Harpers

I was at a friend’s house a few months ago and ran across a copy of Harper’s magazine. I’d read it before, mostly in dentists’ offices and such, but I read this one cover to cover. There was an especially hilarious piece, Beware of Dogg by Dr. Ninjaforkian, in the Readings section (which has apparently been posted on /. and MetaFilter). Since then, there’ve been bits on ClearChannel, the food chain, Korean sayings, and the coming election. Eclectic, no?

I just found out that one of my favorite sections is online: Harpers Index displays fascinating facts and gives you the source for every one. Just what you need at parties!

“Percentage of Chinese exports to the U.S. accounted for by merchandise sold at Wal-Mart : 10 [Wal-Mart (Bentonville, Ark.)/Department of Commerce (Washington) ]

Number of factory jobs that China has lost since 1995 : 25,000,000 [Alliance Capital Management Corporation (N.Y.C.) ]”
from Feb 2004

“Number of Canadian prison inmates who overdosed in March on fellow prisoners’ methadone-laced vomit: 2 [Saskatchewan Department of Corrections (Regina, Canada)]

Number of inmates charged with drug trafficking for providing the vomit: 3 [Saskatchewan Department of Corrections (Regina, Canada)]”
from Sep 2003

I didn’t see the sources online, but they’re there in the HTML source, and hence in the cut-and-paste above (I don’t really understand why they weren’t showing up; neither Mozilla nor IE displayed them). Go ahead, read them all.


Publishing power

You have to give the web credit for making information distribution a lot cheaper. Whether it’s a small business distributing forms via the web or BlockBuster distributing rental coupons via email, it’s just plain simpler to get information distributed over the internet.

A friend just forwarded me the expected US budgets for the next 5 years. And then he forwarded me budgets going back to 1996. An invaluable resource, to be certain. What other countries allow you to look at their budget on the web? The UK, New Zealand, Canada, Australia, India, Fiji….

Wow. And all this was found with half an hour of searching. Wonderful!


PowerPoint and presentations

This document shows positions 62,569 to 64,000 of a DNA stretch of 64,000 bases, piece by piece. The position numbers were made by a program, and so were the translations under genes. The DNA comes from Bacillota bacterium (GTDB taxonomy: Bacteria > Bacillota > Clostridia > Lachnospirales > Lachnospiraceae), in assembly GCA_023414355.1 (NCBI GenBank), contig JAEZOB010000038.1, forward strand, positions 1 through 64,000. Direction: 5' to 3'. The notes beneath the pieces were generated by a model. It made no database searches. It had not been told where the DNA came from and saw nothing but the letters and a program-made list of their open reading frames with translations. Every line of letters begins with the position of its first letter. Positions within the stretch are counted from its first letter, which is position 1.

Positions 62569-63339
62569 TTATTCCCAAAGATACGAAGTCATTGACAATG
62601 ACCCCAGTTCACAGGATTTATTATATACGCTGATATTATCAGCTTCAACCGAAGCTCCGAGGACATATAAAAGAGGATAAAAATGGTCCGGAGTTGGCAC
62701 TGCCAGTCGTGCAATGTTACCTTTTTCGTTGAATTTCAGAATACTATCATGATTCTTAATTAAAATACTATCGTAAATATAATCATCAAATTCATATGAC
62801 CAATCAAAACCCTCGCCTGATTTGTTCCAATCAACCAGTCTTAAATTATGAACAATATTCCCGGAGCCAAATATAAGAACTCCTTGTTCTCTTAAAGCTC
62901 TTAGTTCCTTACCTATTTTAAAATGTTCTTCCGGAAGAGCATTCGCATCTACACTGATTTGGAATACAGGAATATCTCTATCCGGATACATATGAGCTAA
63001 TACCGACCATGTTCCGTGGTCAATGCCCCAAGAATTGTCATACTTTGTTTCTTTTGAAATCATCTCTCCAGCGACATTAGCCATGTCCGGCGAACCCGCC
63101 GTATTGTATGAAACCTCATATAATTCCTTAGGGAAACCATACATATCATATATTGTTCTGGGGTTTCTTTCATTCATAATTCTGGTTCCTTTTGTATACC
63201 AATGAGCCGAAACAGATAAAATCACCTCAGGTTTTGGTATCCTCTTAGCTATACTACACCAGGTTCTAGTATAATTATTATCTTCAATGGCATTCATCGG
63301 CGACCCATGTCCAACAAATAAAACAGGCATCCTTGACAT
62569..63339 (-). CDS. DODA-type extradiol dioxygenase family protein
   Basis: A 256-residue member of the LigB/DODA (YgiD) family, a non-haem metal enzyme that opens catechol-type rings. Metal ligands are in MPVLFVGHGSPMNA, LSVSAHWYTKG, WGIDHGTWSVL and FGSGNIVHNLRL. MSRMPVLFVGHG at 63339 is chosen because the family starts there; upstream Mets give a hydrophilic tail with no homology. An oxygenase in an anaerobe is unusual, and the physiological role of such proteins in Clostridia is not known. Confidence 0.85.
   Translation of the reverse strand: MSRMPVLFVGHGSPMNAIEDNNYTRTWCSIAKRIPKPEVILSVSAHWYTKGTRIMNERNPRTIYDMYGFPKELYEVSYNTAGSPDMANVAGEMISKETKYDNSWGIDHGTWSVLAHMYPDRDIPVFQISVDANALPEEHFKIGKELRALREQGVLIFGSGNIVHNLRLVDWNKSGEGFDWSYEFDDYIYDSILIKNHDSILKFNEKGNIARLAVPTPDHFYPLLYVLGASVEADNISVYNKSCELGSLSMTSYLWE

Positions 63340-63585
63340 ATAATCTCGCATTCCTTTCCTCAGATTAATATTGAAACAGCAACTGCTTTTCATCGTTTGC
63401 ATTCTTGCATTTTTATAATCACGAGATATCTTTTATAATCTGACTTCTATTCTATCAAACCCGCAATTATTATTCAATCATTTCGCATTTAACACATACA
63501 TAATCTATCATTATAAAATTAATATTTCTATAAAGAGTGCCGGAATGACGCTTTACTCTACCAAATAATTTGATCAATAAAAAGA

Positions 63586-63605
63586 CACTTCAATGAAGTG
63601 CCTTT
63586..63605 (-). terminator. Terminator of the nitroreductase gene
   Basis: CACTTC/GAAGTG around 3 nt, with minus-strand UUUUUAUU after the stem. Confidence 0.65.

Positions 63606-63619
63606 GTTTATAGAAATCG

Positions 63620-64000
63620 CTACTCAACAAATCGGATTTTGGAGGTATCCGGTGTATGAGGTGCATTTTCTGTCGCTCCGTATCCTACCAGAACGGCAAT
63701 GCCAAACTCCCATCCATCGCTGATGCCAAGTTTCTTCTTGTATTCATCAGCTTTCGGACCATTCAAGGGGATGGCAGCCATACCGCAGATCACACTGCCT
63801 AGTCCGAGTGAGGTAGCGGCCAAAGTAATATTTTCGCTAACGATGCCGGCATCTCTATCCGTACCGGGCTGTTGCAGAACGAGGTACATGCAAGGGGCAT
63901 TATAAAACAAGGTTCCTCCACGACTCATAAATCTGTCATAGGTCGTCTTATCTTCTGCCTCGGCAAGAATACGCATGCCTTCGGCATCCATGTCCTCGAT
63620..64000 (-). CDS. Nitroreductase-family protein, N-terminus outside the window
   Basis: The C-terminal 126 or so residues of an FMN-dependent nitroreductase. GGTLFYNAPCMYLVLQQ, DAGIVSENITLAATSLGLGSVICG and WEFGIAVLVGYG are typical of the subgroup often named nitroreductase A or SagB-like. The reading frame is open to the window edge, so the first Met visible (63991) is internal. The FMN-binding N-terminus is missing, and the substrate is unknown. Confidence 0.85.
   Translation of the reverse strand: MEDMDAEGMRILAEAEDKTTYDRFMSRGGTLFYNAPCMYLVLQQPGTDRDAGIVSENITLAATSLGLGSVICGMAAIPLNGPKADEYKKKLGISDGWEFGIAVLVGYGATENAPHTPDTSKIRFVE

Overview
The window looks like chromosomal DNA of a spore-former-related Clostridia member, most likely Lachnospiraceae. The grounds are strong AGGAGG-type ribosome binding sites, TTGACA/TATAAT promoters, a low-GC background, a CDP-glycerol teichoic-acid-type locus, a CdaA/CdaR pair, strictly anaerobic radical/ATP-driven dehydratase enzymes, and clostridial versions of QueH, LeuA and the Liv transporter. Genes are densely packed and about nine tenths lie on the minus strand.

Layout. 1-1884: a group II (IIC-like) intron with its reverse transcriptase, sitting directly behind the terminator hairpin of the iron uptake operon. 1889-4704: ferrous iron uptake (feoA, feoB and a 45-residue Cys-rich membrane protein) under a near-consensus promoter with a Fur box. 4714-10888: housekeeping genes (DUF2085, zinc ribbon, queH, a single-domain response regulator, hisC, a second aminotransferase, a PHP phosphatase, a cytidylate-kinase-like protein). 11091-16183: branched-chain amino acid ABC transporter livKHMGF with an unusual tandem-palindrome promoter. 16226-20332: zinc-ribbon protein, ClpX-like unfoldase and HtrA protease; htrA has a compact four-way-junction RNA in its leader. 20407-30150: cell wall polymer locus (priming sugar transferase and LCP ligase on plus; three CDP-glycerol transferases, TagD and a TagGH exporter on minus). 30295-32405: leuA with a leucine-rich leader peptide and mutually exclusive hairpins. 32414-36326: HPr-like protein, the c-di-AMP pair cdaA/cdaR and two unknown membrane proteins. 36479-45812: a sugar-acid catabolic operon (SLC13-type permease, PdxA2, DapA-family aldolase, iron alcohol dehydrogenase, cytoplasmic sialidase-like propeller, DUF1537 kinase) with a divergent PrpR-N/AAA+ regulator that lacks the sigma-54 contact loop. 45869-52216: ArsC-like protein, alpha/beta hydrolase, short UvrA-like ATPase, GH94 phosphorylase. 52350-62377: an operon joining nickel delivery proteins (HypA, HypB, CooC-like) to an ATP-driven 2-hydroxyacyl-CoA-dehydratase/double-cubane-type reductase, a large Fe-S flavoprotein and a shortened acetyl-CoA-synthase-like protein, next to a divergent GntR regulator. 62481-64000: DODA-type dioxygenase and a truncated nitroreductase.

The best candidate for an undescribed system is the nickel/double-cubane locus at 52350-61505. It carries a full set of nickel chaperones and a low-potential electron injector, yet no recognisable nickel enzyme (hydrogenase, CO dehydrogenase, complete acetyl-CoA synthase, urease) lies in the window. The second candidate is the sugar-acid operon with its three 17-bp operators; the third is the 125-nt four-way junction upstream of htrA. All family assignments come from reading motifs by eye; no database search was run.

I went to an ACM meeting last Tuesday at NREL. The topic was “The Role of Computational Science in Energy Efficiency and Renewable Energy Research” by Dr. Steve Hammond. It was an interesting talk–NREL is doing some neat stuff with alternative energy sources (one thing that Dr. Hammond mentioned was an algae that produces hydrogen gas–a possible clean, renewable, easily scalable source of that element).

Now, I definitely don’t want to single out Dr. Hammond. He did a good job explaining the value of computing to energy research, as well as fielding questions that were out of his expertise from nitpicking engineers (are there any other kind?). However, his presentation just drove home to me how easy it is to let PowerPoint drive a presentation. And how doing that really detracts from the speaker’s points. I’m certainly not the first person to mention this. But I just wanted to point out this very very good article about speaking during a presentation, rather than just reading from slides.

Hey buddy, I can probably read those slides faster than you can say them, and it’s a lot less boring for me. Instead, explain the slides to me in a way that makes the talk more of a conversation. Don’t let the technology drive the presentation; it may be easier to read the slides, but it makes for a much poorer presentation.


Control of core business functions considered vital

I know I’ve commented on offshoring before, but I was talking to a friend last night, and he mentioned that his department, which maintained a suite of products for a very large software vendor, was gong to be re-organized. The new boss was the fellow tasked with offshoring. [cue jaws theme]

On a related note, I read this article by Joel On Software about Not Invented Here syndrome. In the article, he makes very good points about giving up control of vital business functions. Actually, Joel puts it very succinctly: “If it’s a core business function — do it yourself, no matter what.”

In some sense, that’s what you do when you buy software off the shelf. You trade control for cost savings. I know that in several cases at a former company, we built software on top of a vendor’s platform, but what we were building was so focused that we ended up twisting the platform all out of shape. I think it would have been better to focus the energy, money and time that went to learning and reshaping the platform into understanding the business domain better and building more features on a custom platform.

In general, giving up control of vital business functions is a bad idea. So, offshoring (or outsourcing) customer service is a good idea if customer service isn’t a vital business function (right!). And vice versa.

The question then becomes, what’s a core business function? Ask that question of any large business, and depending on what department you’re in, you’ll get some different answers. I was talking to a guy a year ago who worked for a pipe construction company (you know, water pipes, beer pipes) in the accounting department. We touched on offshoring, and he mentioned that his company was planning to move all of their accounts payable to India, but, “thank you very much, we’ll keep the accounts receivable close to home.” Getting paid is probably vital business function for everybody.

So, where does this leave all of the folks in IT? Well, Bob Lewis writes a lot about IT as a force for business change, and that sounds like a vital business function to me. Where does this leave my friend in the maintenance department? I don’t know.


Customer service automation